Again, my apologies. The end of the quarter has besieged me with grading. And so grading, not blogging, has taken precedence in my life. But, finally, today, we arrive at the last of the 5 yamas, or restraints, of the eight limbs of yoga: brahmacharya.
This particular restraint strikes fear in the heart of many Westerners, for it is often translated as “celibacy.” And for most us, being celibate is not how we want to live our lives. My teachers in India were very careful to remind us that brahmacharya has a broader meaning than simply “no sex.” It can be interpreted as “the conduct that leads to Brahman or as the control of the senses” (I’m getting this quote from my teaching training manual from India). Conduct that leads to Brahman means, in essence, conduct that will connect us with the divine Source of creative energy. In terms of controlling the sense, the practice of brahmacharya can help make sure we aren’t just leaking our energy all over the place (it’s my understanding that the prohibition against sex came from the notion that, for men, sex necessitates a–how should I put this–leaking of vital life energy that could be put to “better” use via meditation or yoga).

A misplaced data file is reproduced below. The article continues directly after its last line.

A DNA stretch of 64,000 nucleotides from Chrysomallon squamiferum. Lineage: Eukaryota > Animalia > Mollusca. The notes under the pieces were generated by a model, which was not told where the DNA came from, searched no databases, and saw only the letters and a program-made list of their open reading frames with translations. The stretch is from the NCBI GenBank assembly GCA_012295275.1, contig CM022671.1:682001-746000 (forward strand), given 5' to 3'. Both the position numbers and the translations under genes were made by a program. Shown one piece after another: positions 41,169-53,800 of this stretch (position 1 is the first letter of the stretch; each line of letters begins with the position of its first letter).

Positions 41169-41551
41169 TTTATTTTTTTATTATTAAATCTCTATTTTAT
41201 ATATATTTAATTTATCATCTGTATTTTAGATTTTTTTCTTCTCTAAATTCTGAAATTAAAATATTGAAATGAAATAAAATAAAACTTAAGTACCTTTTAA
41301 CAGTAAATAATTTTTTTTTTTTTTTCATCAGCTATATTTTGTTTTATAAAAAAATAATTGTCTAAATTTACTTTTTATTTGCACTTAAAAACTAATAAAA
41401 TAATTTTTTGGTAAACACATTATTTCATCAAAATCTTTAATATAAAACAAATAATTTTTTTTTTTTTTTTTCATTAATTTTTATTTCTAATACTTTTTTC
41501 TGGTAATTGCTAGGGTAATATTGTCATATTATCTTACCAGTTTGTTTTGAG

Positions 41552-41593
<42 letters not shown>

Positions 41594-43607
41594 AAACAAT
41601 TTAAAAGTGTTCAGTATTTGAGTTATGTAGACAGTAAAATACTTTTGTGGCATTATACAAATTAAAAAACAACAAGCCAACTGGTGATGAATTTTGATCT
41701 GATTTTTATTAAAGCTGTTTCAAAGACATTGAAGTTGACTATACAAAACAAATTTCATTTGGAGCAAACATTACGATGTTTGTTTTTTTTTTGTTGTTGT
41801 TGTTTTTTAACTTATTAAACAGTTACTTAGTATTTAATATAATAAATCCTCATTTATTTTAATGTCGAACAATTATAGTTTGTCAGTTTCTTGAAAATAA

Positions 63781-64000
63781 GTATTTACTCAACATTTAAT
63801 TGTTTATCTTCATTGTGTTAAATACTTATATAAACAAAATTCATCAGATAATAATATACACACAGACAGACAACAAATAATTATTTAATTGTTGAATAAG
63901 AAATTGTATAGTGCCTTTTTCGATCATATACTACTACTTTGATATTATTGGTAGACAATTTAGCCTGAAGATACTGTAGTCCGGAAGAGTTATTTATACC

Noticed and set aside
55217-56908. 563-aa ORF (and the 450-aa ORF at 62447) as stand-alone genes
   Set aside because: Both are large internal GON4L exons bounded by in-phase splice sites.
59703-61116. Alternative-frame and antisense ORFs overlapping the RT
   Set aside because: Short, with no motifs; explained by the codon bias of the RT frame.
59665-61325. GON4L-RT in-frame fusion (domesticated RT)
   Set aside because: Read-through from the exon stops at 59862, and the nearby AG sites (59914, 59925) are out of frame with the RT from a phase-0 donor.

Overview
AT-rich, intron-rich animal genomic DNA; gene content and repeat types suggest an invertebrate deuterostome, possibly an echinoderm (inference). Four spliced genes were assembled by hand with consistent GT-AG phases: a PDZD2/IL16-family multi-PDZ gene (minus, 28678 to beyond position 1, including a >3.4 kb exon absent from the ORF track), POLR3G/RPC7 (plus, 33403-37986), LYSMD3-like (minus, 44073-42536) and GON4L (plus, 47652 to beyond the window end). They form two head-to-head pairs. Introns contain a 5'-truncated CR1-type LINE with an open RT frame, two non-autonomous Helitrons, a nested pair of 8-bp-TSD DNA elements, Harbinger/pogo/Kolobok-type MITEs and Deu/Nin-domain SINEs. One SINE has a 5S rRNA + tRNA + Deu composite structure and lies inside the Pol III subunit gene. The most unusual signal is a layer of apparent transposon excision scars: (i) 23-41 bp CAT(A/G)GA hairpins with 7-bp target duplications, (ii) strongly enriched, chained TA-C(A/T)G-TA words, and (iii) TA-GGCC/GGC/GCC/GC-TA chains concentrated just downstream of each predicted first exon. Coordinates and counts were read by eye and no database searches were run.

Let’s face it: we waste a lot of our energy. Okay, I waste a lot of my energy on worrying, indulging my fear and anger, and getting caught in the cycle of attachment and aversion (either I want or I don’t want). Brahmacharya, like aparigraha, can help us reign in this wastefulness and focus on what’s important: compassion, the breath, our interconnectedness with one another, etc.
Here’s another way I like to look at brahmacharya: sex, like meditation and yoga, can transcend the barriers of mediated existence, overcoming the boundaries of physical form and unite us–unite us to our Self, unite us to our Creator, and unite us to one another. If anything, the practice of brahmacharya reminds us of the potency of sexual intimacy and cautions us to cultivate this power in safe ways by honoring our commitment to our partner and recognizing the sanctity inherent in them.
Next up? The niyamas, or observances.